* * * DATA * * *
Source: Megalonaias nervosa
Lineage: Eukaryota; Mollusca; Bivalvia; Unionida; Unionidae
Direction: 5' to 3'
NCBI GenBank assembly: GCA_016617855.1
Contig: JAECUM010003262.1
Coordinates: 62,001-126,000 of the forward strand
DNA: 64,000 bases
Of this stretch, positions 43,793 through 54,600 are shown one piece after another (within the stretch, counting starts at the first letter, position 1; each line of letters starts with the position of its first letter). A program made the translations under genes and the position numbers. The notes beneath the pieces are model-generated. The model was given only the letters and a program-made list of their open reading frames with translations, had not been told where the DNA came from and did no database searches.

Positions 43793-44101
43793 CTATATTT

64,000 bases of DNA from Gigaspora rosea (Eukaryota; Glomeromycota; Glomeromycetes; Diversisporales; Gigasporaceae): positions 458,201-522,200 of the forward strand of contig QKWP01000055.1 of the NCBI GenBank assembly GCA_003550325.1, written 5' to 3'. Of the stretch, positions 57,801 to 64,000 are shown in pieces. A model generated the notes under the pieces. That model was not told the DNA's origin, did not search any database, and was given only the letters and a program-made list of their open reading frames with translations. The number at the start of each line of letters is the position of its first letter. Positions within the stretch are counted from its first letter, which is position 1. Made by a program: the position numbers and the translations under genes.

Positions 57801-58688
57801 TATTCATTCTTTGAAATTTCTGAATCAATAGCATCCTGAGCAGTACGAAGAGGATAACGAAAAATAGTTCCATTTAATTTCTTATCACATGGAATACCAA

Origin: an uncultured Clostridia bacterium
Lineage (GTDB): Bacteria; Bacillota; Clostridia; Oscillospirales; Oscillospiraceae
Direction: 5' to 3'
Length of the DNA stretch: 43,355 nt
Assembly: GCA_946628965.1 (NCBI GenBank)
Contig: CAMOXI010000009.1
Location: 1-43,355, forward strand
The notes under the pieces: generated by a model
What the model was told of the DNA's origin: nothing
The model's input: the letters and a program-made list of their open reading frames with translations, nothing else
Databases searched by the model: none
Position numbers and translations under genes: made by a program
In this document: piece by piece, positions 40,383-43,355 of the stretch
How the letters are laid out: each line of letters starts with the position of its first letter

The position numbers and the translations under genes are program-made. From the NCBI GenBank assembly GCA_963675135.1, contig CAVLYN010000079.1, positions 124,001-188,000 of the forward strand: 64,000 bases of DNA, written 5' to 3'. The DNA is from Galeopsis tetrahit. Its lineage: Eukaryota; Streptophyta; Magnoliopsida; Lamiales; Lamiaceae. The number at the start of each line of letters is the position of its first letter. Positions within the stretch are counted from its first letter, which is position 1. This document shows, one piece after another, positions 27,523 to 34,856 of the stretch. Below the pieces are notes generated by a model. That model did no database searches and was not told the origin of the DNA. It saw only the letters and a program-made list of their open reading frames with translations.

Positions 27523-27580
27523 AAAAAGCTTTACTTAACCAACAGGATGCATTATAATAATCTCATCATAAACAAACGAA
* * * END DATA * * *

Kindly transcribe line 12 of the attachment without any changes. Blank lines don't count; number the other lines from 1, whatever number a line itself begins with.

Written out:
Positions 57801-58688